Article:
The Future of the Smart Grid

16 November of 2011 by

smart grid network The Future of the Smart Grid

New smart grid technologies associated with various elements of the nation’s power grid are producing copious amounts of electricity usage data already via new types of hardware such as smart meters and real-time power monitoring systems that have been implemented by utility companies such as APS and SRP in Arizona. The DOE funding is focused on simplifying these monitoring tools even more. Ultimately, a comprehensive overhaul of the nation’s power grid; for example a smart grid, is necessary in order to accommodate an increased incorporation of renewable energy sources due to instabilities in power transmission that are created. What’s more, approximately 30 percent of electricity is lost from the initial power source such as a fossil fuel power plant to the end user along transmission and distribution lines; so it is even more vital to use it efficiently once it arrives.

Companies such as KEMA, focused on independent energy consulting, testing, and certification, are helping pave the way for the smart grid superhighway. Recently, this company opened a Smart Grid Interoperability Lab in Kentucky, focused on dynamic power utilization testing. It will be used to simulate real-world conditions and test end-to-end functionality of smart-grid components including in-home displays, electric vehicle charging, smart meters, and customer information software systems.

The lab will provide independent testing of specific designs within a suite of setups and enable flexibility within common smart-grid programs and configurations. Primarily, KEMA’s goal in this effort is to ensure compliance and testing in the lab in accordance with government and industry standards. Moreover, this testing will also provide critical measurement of cyber security performance within smart grid networks to prevent viruses and hackers or terrorists from crashing local or regional power distribution networks.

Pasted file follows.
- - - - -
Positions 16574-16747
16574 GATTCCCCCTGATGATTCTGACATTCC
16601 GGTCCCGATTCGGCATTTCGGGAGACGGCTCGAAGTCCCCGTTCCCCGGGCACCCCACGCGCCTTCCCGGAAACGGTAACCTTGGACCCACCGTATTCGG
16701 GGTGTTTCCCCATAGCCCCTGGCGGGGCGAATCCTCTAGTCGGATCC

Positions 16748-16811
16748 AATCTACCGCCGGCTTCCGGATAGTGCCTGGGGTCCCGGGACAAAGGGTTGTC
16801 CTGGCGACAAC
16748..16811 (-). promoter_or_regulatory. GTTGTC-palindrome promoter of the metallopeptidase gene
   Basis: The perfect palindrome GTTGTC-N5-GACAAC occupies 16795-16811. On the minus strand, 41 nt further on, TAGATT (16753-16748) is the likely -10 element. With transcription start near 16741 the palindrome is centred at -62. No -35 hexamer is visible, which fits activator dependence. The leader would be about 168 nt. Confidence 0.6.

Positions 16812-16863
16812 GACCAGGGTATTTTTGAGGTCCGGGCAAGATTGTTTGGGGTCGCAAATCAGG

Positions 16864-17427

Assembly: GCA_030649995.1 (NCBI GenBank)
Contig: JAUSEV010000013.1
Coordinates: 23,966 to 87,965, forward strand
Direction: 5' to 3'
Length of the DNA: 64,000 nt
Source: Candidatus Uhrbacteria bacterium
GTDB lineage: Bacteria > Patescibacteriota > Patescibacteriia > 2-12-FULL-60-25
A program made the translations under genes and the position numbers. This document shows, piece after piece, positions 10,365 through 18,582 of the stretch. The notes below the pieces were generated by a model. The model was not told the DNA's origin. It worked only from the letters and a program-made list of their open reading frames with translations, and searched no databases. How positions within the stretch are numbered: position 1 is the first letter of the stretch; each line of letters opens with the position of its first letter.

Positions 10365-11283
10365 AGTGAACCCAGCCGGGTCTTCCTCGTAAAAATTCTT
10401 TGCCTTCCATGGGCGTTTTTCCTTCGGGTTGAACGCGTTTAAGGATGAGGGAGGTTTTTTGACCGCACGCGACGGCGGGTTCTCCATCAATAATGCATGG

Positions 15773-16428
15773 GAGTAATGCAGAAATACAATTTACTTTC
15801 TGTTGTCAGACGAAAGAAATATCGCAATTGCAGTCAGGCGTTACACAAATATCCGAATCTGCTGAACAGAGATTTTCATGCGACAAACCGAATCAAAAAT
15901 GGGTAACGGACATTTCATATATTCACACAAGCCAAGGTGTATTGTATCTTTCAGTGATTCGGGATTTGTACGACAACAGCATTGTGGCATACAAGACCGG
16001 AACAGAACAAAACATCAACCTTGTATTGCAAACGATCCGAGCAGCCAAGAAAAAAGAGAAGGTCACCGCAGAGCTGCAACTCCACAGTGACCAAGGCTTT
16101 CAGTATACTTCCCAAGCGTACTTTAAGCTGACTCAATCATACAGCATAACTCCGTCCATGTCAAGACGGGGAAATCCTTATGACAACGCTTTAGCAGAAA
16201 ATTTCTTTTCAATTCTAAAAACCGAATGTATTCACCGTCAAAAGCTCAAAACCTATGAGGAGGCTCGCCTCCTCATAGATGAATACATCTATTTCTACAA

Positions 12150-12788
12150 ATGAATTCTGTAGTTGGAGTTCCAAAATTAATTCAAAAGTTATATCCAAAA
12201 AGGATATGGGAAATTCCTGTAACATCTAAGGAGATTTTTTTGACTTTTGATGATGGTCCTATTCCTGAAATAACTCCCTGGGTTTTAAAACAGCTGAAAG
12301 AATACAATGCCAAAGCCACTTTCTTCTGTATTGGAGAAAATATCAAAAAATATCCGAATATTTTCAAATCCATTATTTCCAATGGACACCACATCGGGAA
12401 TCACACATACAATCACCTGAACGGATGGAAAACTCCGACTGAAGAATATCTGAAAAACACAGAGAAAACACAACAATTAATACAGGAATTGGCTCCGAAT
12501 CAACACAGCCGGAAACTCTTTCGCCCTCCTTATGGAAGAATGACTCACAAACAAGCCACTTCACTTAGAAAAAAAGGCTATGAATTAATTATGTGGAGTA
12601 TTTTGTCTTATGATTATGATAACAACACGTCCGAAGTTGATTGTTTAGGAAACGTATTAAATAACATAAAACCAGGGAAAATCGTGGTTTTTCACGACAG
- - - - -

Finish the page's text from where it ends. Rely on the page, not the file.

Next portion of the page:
REC Solar, a provider of home, commercial and government solar electric systems, has teamed with GE Energy Industrial Solutions to offer a greener energy solution for the incorporation of electric vehicle charging stations on the nation’s power grid. These companies are collaborating to distribute the GE WattStation electric vehicle charger. Solar-powered charging stations reduce the net carbon footprint of electric hybrid vehicles even more, while offering energy and cost-savings benefits. This end-to-end solar electric vehicle charging system by REC Solar and GE will enable cars to essentially run on sunshine and will facilitate the US in its pursuit of reducing its reliance on foreign oil, which is on the rise again.

Many related topics to this article were discussed at the monthly guest lecture last week for the Phoenix Chapter of the Institute of Electrical and Electronic Engineers (IEEE)- Electromagnetic Compatibility (EMC) Society.

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Last week, US Energy Secretary Steven Chu announced an $8 million smart grid funding initiative that will be offered in grants for utilities, local governments, and communities to develop programs that enable consumers to utilize their electricity more efficiently by enhanced access to power consumption data, leading to reduced energy costs. This Department of Energy (DOE) initiative is entitled the “Smart Grid Data Access” Funding Opportunity Announcement, which is focused on partnering local communities with utilities and technology innovators to implement programs on the transparency of electricity usage. Details on the power grid program can be found at this reference site.

In general, the DOE has been a major advocate of smart grid technology, and President Obama included billions in Recovery Act funding for this effort.

Original Article on Phoenix Green Business Examiner

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